Conversation With Commissioner Marshall


What inspired you to run for this position?

I was encouraged by a few friends to consider running, and the more I learned about the Port, the better fit it seemed to be for me. I was immediately impressed by how much our Port contributes to the quality of life for East County residents — from parks and recreation opportunities to providing quality space for local companies to grow local jobs. It is inspiring and rewarding to have the privilege to be a part of this work.


What have been the highlights for you in this first year?

Well, it was actually a very strange first year, to be honest. Two months of digging in and learning how to navigate the job in person, and then Covid hit. Just as a few things became familiar, everything went online, including our public meetings. That said, I’m incredibly impressed with what the Port team was able to accomplish, and how quickly everyone was able to pivot, stay productive, move projects forward, and keep staff and the community as safe as possible. In spite of Covid setbacks, there were many highlights, including significant progress on the planning and agreements for the Waterfront Development, the inter-agency collaboration on the Steigerwald Floodplain Restoration Project, and grants awarded that will assist with the construction of a new Industrial Park building as well as improvements at the marina and waterfront. We also had impactful discussions about Diversity, Equity, and Inclusion (DEI) and the Port’s commitment to environmental sustainability that resulted in meaningful policy and planning. My learning curve was pretty steep this first year, but Covid also meant that many of the typical conference-type events were available online. Since there was no travel this year, we were able to ‘zoom’ into so many more training events and webinars than would have been possible before, so that was a bit of a silver lining.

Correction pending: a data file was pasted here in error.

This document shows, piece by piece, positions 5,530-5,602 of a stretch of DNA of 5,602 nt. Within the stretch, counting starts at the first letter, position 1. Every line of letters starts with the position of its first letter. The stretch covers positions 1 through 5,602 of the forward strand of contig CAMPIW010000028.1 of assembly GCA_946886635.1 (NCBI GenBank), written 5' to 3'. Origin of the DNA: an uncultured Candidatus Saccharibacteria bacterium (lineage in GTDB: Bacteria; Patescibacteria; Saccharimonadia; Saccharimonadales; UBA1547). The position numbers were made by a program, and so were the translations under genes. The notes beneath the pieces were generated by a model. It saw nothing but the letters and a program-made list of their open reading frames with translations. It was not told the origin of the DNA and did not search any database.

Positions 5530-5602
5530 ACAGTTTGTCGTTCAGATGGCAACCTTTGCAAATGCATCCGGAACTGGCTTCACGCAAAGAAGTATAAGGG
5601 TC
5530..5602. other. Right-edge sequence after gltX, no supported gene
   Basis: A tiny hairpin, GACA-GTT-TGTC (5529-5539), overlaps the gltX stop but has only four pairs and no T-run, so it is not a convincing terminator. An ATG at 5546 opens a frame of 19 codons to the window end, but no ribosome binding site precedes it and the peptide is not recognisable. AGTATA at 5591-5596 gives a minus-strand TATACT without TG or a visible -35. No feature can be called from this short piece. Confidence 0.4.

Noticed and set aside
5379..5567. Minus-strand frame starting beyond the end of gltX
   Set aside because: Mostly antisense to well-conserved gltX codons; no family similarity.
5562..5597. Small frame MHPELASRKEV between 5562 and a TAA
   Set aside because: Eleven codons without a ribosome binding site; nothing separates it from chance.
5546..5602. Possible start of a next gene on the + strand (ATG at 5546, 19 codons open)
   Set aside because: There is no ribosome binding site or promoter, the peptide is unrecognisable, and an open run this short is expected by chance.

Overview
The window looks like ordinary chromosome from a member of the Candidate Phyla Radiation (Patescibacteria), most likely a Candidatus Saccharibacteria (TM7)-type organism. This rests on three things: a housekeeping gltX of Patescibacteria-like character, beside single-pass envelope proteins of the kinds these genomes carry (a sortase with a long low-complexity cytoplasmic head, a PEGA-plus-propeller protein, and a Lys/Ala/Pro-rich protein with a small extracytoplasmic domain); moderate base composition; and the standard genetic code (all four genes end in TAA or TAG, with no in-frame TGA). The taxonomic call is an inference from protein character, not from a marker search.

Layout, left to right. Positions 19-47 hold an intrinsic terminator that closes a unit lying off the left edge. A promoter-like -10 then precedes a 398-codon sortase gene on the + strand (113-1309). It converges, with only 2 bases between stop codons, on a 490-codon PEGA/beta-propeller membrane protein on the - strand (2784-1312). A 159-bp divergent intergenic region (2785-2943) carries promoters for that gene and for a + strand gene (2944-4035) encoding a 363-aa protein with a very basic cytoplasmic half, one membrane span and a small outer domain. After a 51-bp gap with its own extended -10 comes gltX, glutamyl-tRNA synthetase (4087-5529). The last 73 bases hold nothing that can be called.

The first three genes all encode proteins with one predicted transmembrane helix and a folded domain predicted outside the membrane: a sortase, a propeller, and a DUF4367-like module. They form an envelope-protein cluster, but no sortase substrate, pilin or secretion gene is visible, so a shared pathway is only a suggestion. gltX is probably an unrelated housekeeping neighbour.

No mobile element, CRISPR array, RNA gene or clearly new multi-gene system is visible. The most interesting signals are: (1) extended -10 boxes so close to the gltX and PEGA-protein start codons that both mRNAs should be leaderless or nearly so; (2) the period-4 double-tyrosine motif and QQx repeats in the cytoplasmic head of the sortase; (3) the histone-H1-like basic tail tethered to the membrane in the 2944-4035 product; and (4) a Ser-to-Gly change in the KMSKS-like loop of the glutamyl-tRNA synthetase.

Has anything about your role or the Port in general surprised you?

I’m surprised at how little many people in the community actually know about the Port. I talked with hundreds of people when running for the Commission position, and I’d say most people associate the Port with the Marina and the Parkersville and Waterfront parks and trails, and maybe the fireworks and concert events. I guess I’d like people to also understand the powerful economic and jobs contributions to East County that come from the industrial park, Steigerwald Commerce Center, the state and federal grant money that is infused into local construction and infrastructure, and the thriving and financially self-sufficient marina and airport operations…. In addition to world-class recreation!


What impact do you hope to have in your first term?

I feel fortunate to have joined a well-functioning Commission and excellent staff with exciting projects and plans already in motion. I hope to build upon the good work done before my time here, and contribute as much as possible by showing up, working hard, and really focusing on strengthening the Port’s many valuable partnerships — with the Cities of Washougal and Camas, our school districts, legislators, local businesses and non-profit organizations, and especially our community members. Since we are currently working to update our Strategic Plan, I’m eager to advocate for DEI and sustainability considerations in all aspects of our short and long-range planning. I’m hopeful that we can play a large part in future Camas projects, since most operations are currently in Washougal. We have the opportunity to set goals related to innovative economic development at all of the Port’s operations that reflect the values of our region, and result in the kind of growth that improves our connectivity, sense of community, and quality of life. Big goals, but I think our team can do it!


Do you have any other thoughts now that your second year is underway?

I’m sure looking forward to in-person gatherings again! It will be wonderful to see staff, the other commissioners, and the community at our meetings and events before too long.